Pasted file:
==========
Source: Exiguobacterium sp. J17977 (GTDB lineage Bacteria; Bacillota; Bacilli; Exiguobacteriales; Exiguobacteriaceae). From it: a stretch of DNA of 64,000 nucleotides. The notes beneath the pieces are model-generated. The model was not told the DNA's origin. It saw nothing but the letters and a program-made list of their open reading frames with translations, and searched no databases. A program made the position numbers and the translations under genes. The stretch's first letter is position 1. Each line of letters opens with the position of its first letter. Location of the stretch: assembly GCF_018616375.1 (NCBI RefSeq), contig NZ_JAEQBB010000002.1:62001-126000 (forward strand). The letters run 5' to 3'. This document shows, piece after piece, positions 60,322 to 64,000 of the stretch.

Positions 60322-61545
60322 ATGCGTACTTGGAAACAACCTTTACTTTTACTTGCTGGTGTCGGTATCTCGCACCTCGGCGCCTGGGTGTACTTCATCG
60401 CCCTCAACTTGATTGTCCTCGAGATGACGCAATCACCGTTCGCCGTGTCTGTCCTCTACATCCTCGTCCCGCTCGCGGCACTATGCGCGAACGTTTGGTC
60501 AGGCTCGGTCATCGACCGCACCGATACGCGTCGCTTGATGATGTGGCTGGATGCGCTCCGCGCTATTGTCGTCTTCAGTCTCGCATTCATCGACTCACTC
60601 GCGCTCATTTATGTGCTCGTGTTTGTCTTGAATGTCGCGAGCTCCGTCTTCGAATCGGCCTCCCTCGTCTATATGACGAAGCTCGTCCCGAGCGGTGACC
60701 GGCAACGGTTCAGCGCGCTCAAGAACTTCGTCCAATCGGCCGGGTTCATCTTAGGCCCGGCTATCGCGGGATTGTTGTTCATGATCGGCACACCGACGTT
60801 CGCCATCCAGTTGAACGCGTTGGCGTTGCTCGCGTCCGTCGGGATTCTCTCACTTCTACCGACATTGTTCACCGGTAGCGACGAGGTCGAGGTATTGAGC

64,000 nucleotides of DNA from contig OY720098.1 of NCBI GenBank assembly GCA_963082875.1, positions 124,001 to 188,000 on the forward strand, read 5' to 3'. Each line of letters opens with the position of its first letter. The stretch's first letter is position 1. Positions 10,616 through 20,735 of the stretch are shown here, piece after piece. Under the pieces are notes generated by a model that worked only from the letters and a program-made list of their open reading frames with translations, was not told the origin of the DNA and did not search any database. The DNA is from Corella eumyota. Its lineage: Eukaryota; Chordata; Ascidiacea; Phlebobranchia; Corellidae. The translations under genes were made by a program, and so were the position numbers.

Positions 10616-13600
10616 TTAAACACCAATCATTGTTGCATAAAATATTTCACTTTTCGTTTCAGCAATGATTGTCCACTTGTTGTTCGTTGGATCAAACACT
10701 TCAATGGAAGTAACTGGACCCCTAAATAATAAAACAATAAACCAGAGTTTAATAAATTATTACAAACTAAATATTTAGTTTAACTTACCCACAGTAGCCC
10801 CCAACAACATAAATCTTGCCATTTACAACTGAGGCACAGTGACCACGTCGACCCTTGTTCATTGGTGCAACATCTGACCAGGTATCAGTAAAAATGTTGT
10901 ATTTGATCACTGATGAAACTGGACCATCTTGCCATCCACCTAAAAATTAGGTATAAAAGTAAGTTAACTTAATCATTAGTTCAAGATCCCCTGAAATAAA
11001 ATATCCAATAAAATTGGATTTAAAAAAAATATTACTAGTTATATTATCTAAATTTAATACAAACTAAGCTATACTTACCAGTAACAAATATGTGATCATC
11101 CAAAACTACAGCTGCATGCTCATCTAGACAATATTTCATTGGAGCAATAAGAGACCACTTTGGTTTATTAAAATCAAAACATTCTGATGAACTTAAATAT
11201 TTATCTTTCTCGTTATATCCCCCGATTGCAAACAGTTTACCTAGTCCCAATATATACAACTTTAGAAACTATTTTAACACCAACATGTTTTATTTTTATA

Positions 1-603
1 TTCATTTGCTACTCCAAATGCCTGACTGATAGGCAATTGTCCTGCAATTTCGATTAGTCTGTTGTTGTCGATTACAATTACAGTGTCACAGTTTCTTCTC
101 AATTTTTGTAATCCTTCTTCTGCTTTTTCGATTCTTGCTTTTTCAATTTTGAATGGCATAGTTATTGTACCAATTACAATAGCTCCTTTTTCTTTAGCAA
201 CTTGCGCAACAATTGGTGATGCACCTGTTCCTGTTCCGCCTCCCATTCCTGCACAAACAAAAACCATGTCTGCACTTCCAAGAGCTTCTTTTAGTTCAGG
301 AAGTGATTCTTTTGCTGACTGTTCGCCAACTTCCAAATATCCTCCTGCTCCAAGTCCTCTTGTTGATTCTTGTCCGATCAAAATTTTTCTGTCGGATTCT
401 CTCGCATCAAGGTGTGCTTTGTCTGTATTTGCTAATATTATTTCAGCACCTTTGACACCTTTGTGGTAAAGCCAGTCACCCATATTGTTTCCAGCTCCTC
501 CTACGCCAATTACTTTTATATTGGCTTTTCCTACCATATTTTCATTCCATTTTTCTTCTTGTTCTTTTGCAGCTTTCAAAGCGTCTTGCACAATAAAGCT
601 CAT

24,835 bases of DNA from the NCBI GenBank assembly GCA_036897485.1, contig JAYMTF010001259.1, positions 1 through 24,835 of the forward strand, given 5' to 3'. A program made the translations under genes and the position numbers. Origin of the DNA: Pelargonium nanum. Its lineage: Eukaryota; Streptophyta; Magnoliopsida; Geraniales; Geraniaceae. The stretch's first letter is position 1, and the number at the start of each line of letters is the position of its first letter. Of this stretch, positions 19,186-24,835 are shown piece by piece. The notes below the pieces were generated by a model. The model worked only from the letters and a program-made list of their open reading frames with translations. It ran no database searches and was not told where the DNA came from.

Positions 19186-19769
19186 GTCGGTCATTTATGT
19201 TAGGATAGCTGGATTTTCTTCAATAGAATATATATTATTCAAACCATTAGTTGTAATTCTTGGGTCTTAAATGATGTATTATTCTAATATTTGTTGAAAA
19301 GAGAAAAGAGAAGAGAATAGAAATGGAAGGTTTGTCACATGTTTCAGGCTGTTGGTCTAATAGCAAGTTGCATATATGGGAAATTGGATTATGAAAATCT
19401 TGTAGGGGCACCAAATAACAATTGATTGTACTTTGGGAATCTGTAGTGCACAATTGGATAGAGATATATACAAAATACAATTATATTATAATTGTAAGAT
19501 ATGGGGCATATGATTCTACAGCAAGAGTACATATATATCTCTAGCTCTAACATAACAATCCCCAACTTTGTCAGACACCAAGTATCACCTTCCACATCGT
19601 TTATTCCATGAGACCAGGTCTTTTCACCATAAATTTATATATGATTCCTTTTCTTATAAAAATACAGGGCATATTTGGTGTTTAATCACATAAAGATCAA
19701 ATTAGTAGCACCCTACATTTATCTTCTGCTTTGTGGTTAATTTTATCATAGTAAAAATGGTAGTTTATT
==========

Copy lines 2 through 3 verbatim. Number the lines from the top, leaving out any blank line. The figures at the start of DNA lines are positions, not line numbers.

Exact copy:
Positions 60322-61545
60322 ATGCGTACTTGGAAACAACCTTTACTTTTACTTGCTGGTGTCGGTATCTCGCACCTCGGCGCCTGGGTGTACTTCATCG